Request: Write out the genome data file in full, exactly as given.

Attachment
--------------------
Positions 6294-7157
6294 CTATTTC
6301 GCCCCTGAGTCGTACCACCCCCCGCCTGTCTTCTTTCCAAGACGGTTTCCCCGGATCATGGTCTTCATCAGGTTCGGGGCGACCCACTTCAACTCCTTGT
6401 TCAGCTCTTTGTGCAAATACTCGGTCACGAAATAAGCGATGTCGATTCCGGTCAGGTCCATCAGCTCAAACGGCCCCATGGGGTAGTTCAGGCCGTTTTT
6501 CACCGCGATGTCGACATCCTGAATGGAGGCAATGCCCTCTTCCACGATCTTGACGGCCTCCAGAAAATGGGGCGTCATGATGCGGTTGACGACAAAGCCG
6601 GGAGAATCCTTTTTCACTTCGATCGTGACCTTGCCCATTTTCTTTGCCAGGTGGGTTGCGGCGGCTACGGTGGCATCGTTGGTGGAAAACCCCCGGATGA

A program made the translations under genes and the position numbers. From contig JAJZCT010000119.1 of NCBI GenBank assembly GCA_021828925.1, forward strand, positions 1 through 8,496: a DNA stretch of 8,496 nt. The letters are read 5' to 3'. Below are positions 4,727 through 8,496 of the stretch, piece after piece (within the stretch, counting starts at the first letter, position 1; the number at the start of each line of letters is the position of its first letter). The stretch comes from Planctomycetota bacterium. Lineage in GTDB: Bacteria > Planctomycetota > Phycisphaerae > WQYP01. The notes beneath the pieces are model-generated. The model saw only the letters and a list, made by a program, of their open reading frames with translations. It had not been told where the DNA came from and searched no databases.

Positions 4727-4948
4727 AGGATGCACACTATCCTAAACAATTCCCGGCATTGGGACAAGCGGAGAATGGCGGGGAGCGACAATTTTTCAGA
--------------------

Positions 6294-7157
6294 CTATTTC
6301 GCCCCTGAGTCGTACCACCCCCCGCCTGTCTTCTTTCCAAGACGGTTTCCCCGGATCATGGTCTTCATCAGGTTCGGGGCGACCCACTTCAACTCCTTGT
6401 TCAGCTCTTTGTGCAAATACTCGGTCACGAAATAAGCGATGTCGATTCCGGTCAGGTCCATCAGCTCAAACGGCCCCATGGGGTAGTTCAGGCCGTTTTT
6501 CACCGCGATGTCGACATCCTGAATGGAGGCAATGCCCTCTTCCACGATCTTGACGGCCTCCAGAAAATGGGGCGTCATGATGCGGTTGACGACAAAGCCG
6601 GGAGAATCCTTTTTCACTTCGATCGTGACCTTGCCCATTTTCTTTGCCAGGTGGGTTGCGGCGGCTACGGTGGCATCGTTGGTGGAAAACCCCCGGATGA

A program made the translations under genes and the position numbers. From contig JAJZCT010000119.1 of NCBI GenBank assembly GCA_021828925.1, forward strand, positions 1 through 8,496: a DNA stretch of 8,496 nt. The letters are read 5' to 3'. Below are positions 4,727 through 8,496 of the stretch, piece after piece (within the stretch, counting starts at the first letter, position 1; the number at the start of each line of letters is the position of its first letter). The stretch comes from Planctomycetota bacterium. Lineage in GTDB: Bacteria > Planctomycetota > Phycisphaerae > WQYP01. The notes beneath the pieces are model-generated. The model saw only the letters and a list, made by a program, of their open reading frames with translations. It had not been told where the DNA came from and searched no databases.

Positions 4727-4948
4727 AGGATGCACACTATCCTAAACAATTCCCGGCATTGGGACAAGCGGAGAATGGCGGGGAGCGACAATTTTTCAGA